Ed Rogers is a Washington lobbyist, and, for reasons I have never been able to discern, a regular op-ed columnist for the Washington Post. Rogers may indeed be the worst op-ed columnist in America — certainly the worst one writing for a respectable publication.
Rogers’s published work suffers from a series of fatal deficiencies. First, as founding member of a lobbying firm with a wide-ranging portfolio and a presumably enormous income, literally everything he writes suffers from crippling conflicts of interest. Second, he is a terrible writer whose arguments lack any originality, persuasive power or, quite often, even facial plausibility. One of the unique trademarks of a Rogers column is outsourcing the work to other, better columnists (which is to say, virtually all of them). For instance:
As David Ignatius said this morning, “It’s strange that the Democrats who were so angry at [Comey] are now furious at his firing.”
Anyway, everyone should also carefully consider the arguments made by constitutional scholar Alan Dershowitz. Dershowitz presented some compelling legal insight. “The president,” he writes, “is the head of the unified executive branch of government, and the Justice Department and the FBI work under him and he may order them to do what he wishes.”
The Wall Street Journal notes that this bill includes “enormous conservative policy victories, even if they aren’t everything we or other free-marketers would like. Democrats built the entitlement state piecemeal over decades, and it will have to be reformed in pieces that are politically sustainable.”
Rogers’s most recent effort sets out to defend the Trump administration from accusations of campaign collusion with Russia. As usual, Rogers outsources his central thesis to another columnist:
As Harvard Law Professor Alan Dershowitz stated yesterday, “it is unlikely that attendance at the meeting violated any criminal statute.” Well said, Mr. Dershowitz.
Nobody is saying attendance at the meeting was ipso facto a crime, since we don’t know what happened at the meeting. It is ipso facto evidence of the campaign’s eagerness to cooperate with Russia’s influence operation, which did include illegal acts.
Rogers then pivots to arguing that Donald Trump Jr. is definitely telling the truth about the meeting:
And yet, the media would have you believe that the meeting Trump Jr. described as “literally just a wasted 20 minutes” is a smoking gun that will inevitably take President Trump, his administration and his entire family down forever.
Given that Trump has lied repeatedly about this subject, first denying having any contacts with Russians, and then misstating the premise of the meeting, is there a particular reason to assume his current account of what went on is necessarily correct?
Rogers proceeds to declare the emails exculpatory, without explaining why:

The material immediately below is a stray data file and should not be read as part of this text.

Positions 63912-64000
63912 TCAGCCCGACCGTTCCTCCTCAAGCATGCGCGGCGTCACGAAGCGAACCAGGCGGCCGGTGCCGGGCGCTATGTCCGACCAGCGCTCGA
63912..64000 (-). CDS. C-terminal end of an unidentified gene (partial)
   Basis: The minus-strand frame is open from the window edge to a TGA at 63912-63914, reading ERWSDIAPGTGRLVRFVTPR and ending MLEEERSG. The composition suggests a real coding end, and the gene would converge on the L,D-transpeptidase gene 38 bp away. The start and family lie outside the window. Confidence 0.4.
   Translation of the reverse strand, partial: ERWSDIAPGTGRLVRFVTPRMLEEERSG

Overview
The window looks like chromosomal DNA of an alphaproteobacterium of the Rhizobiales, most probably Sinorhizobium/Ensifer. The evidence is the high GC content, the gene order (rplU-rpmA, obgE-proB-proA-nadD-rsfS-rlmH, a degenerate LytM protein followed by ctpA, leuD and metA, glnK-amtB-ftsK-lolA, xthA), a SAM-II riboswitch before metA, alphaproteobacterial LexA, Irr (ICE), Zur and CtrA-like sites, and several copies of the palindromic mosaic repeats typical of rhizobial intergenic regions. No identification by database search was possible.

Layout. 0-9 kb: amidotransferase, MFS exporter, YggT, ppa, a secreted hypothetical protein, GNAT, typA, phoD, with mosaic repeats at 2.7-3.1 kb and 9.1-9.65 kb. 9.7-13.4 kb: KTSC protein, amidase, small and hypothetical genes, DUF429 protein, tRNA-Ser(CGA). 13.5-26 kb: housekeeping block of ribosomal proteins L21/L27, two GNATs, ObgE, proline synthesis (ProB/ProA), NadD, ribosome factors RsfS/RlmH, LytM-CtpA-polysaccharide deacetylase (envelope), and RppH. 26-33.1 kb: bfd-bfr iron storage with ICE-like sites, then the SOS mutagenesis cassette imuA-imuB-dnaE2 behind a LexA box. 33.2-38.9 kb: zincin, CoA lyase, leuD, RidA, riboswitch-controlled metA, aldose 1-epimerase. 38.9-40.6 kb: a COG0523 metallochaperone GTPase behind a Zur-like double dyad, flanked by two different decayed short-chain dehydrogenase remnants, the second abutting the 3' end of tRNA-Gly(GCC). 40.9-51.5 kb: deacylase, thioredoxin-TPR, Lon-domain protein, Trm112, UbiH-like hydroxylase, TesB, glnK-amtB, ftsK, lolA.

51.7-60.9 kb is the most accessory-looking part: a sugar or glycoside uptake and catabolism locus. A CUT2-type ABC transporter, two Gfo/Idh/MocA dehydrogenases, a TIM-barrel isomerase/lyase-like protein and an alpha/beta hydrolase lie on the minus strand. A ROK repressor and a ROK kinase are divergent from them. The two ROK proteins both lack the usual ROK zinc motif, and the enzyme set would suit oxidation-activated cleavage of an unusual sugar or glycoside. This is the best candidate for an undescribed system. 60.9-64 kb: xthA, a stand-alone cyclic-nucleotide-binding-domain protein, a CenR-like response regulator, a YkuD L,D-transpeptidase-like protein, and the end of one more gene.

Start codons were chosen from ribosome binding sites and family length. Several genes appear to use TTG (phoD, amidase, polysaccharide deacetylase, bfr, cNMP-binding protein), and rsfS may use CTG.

In reality, Trump Jr.’s emails show he has nothing to hide.
Rogers asserts this and then moves on. In reality, the emails almost certainly show that Trump had a phone call with Emin. In several emails, Trump Jr. and Goldstone set up a phone call in quick, rapidly returned messages, followed by a gap, then Trump thanking Goldstone for his assistance. (Goldstone: “Ok he’s on stage in Moscow but should be off within 20 Minutes so I am sure can call Rob.” Trump: “Rob thanks for the help.”) Did the phone call happen? Trump hasn’t said. That’s definitely one thing he is hiding.
Rogers proceeds with his assertions that obviously Trump Jr., after a series of lies, is now telling the truth:
I don’t think Trump Jr. went on national television last night and told a bunch of lies.
You hear that? He went on national television. It’s not like lying on local television. Being on national television is practically like being under oath. It would apparently be unheard of to lie in such a venue.
Rogers does concede that not everybody would agree:
Undoubtedly, the president’s enemies will believe that they are justified in feeling otherwise. But Trump Jr. has little incentive to do anything but tell the truth at this point.
He has no incentive to lie? What if he did something illegal or grossly unethical? Then admitting it would put him in a bad position. That seems like an incentive to lie, doesn’t it? And given his pattern of lying about this exact subject in the past, that incentive may be relevant.
If you ignore the central revelation of the emails, which is that they reveal Trump being receptive to Russian efforts to help his father’s campaign, and further ignore his pattern of omissions and lies before being cornered with the truth, and then further assume both that Trump is now telling the truth and that no other harmful news will emerge, then yes, he might be innocent. But why does the Post need to give a lobbyist op-ed space to make these assertions? Can’t they just cut and paste quotes from Trump himself?